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Overnight Projects Artists Find Their Place 

Published December 9, 2015 at 10:00 a.m. | Updated December 10, 2015 at 10:08 a.m.

click to enlarge "Triangle Circle Square"
  • "Triangle Circle Square"

For two days last August, the unusual and somewhat controversial exhibition "An Order" occupied the site of Burlington's former orphanage, St. Joseph's. Curated by Monkton artist Abbey Meaker, the show had a significance that hinged on its brief public "resurrection" of a deeply storied building. Meaker and four other local artists — Wylie Sofia Garcia, Sarah O Donnell, Rebecca Weisman and Mary Zompetti — created installations specific not just to the orphanage's physical location but to its fraught emotional and historical space.

In the wake of that show, Meaker and O Donnell have teamed up to launch Overnight Projects. They describe it as a nomadic experiment in curating "immersive environments," with a focus on activating "abandoned and in-between spaces." The pair explains that the venture evolved directly from their eagerness to keep exploring the concepts underlying "An Order" — site specificity, historical engagement, immediacy and collaboration. The project also represents a turn away from what both artists identify as the prevalence of painting and object-based work in Vermont.

"We're hungry for that community [created by "An Order"] — we want to keep it going," says Meaker.

Overnight Projects' inaugural site will be 339 Pine Street, the Burlington City Arts space where, earlier this year, Leif Hunneman's Simulacrum Project orchestrated a delightfully hectic series of tech-fueled performances. As the newest BCA Pine Street artists-in-residence, Meaker and O Donnell will have the run of the studio until the end of February. They'll host two joint installations by four artists, as well as "satellite programming." They hope the latter will include screenings of George Kuchar films curated by LA-based writer and film scholar Dreux Moreland; and a Skype presentation on the intersections of art and comedy from Mike Calway-Fagen, a visiting assistant professor of sculpture at Indiana University Bloomington.

In January, New York City-based artists Andrew Brehm and Jennifer Lauren Smith will install "Triangle Circle Square," a three-channel video installation that uses footage of geometric shapes the artists have placed in natural environments, such as dice hovering over a field. Instead of traditional flat screens, the films will be projected onto what Brehm and Smith call "sculptural screens": a square, triangle and circle for the corresponding images. The artists liken the rhythm of their footage editing to a "jam session or song," with a soundtrack from Brooklyn-based recording artist Luz Mob. Brehm and Smith, a couple, have been working side by side for six years, but this will be their first collaborative work.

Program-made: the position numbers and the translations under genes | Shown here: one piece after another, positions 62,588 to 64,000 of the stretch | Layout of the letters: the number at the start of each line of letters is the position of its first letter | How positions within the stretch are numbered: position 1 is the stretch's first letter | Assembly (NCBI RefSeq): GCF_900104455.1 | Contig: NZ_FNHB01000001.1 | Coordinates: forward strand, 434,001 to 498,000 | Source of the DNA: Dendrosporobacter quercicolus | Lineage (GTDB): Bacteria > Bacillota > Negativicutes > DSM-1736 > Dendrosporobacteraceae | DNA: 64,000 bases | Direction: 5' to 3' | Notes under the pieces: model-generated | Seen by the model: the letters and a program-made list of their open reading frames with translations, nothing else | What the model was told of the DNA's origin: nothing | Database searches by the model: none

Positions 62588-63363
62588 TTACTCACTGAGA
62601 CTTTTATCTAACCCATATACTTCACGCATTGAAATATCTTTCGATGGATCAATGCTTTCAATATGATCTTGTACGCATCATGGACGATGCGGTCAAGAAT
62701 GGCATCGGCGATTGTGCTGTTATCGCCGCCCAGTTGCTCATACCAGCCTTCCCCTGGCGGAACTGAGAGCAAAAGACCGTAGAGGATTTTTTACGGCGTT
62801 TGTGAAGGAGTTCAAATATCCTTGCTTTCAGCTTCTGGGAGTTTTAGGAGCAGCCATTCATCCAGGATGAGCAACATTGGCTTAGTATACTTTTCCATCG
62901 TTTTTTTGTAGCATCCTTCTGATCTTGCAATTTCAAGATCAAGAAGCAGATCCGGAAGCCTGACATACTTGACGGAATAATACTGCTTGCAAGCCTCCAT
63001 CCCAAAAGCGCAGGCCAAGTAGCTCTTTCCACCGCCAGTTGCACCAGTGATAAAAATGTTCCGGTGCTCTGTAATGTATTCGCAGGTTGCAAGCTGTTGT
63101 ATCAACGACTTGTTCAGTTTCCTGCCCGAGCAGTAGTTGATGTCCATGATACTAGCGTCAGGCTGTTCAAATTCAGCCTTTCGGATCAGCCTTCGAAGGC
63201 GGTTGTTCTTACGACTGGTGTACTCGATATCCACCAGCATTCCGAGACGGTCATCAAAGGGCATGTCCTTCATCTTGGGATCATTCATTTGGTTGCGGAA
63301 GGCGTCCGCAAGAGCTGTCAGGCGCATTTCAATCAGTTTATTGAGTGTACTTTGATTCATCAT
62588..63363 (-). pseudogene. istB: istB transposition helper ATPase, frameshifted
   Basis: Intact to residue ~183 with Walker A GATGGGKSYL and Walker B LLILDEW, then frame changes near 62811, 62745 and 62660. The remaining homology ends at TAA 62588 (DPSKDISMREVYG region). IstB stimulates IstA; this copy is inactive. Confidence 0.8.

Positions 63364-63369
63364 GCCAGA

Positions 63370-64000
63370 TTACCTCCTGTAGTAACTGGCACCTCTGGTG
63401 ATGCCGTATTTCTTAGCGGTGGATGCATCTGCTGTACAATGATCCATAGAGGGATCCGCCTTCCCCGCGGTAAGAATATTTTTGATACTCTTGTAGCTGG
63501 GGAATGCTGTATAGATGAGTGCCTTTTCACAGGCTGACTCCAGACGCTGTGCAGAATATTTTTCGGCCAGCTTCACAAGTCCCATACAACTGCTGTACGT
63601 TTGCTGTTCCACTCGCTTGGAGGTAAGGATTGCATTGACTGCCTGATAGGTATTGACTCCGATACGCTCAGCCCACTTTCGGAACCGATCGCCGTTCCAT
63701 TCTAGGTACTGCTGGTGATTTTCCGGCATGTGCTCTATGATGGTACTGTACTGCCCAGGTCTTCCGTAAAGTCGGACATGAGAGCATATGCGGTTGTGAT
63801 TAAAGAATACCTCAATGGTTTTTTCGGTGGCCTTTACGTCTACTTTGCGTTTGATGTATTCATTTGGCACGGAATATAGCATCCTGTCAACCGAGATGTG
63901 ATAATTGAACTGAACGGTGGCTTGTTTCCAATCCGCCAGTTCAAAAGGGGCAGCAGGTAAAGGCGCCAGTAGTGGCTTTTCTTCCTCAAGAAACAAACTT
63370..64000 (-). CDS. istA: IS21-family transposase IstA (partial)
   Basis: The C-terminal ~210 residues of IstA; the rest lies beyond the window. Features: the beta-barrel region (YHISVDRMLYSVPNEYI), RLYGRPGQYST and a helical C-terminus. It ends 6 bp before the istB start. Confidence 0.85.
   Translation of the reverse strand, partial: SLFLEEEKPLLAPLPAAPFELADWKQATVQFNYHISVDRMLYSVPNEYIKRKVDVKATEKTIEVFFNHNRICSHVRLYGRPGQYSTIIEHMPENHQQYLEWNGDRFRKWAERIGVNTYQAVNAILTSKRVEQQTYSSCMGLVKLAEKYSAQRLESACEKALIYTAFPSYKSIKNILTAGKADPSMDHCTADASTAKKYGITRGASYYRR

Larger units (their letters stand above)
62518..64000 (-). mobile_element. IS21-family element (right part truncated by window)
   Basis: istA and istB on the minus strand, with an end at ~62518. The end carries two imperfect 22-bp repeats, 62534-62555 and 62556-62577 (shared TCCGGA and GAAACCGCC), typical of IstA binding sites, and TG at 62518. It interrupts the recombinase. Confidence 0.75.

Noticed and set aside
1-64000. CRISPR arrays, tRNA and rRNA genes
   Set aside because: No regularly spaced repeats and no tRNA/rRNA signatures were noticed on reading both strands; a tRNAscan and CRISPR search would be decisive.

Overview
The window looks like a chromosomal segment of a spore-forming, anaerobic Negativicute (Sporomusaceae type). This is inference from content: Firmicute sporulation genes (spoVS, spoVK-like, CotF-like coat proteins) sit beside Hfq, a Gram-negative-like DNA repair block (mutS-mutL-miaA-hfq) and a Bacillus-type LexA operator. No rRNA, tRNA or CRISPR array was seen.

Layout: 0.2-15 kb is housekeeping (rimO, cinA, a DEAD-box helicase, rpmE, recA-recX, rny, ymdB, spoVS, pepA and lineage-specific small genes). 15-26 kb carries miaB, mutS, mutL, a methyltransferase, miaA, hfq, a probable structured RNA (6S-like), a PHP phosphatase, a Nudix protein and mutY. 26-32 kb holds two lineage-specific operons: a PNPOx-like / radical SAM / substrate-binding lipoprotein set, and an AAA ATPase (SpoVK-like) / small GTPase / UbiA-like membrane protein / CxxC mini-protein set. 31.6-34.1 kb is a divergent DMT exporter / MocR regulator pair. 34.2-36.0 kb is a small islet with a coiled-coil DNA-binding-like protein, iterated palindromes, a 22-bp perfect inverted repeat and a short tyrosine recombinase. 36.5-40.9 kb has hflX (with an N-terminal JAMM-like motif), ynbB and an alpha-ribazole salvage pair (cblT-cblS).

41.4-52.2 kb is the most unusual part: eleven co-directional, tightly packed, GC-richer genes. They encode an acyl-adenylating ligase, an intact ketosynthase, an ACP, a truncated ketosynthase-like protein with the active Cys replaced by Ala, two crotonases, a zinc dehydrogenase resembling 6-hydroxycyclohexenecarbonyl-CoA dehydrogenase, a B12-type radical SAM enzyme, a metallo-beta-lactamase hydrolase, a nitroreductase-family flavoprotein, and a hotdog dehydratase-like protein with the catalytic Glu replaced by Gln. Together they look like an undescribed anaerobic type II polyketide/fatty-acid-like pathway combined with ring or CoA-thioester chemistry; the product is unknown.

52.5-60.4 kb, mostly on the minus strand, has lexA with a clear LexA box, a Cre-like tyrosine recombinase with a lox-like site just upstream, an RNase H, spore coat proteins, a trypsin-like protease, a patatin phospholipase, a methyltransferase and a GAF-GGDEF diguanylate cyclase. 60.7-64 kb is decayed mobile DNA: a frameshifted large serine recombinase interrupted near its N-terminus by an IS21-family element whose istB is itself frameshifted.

Next, local artists Dana Heffern and Rebecca Weisman will install an ambitious project similar to the Moth Cinema of art and science innovator Natalie Jeremijenko, who spoke in Burlington in October. Titled "Conceal/Reveal," Weisman and Heffern's work will incorporate live native moths and worms in a suspended, transparent housing.* A video feed will record the creatures' motion and project it onto the walls, floors and ceiling.

Both Heffern and Weisman teach at Burlington College, Heffern as chair of the art and design department, as well as gallery curator; and Weisman as an adjunct professor of experimental film and art theory.

Meaker and O Donnell consider their upcoming tenure at 339 Pine a test run for Overnight Projects and say they're grateful for BCA's "supportive piloting." BCA was a cosponsor, along with Burlington College, of "An Order." The two are hopeful that their projects will attract contemporary artists from outside Vermont. And, they note, they intend to reimburse all artists with whom they work for travel and material expenses. Documentation, catalogs and critical consideration are other possible attractors.

"The idea that artists should constantly be working at a loss is a huge problem," declares O Donnell.

As for future sites, she and Meaker mention storefronts and a former train depot in New Haven. "Our intention is to find weirder and weirder locations," Meaker says. O Donnell adds, "I personally love the detective work of [finding out] who owns a place [and asking], 'Do we approach the township? Do we approach the property owner?'"

As Overnight Projects evolves, it promises to be an energetic addition to the local arts scene. Untethered to a physical location, its experimental curation aims to draw out the significance of place by activating overlooked spaces and neglected histories. As O Donnell says, "Learning the history of the place becomes an important piece of the project. You're never working in a void."

The original print version of this article was headlined "Overnight Projects Makes Place Part of the Artistic Vision"

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About The Author

Rachel Elizabeth Jones

Rachel Elizabeth Jones

Rachel was an arts staff writer at Seven Days. She writes from the intersections of art, visual culture and anthropology, and has contributed to The New Inquiry, The LA Review of Books and Artforum, among other publications.


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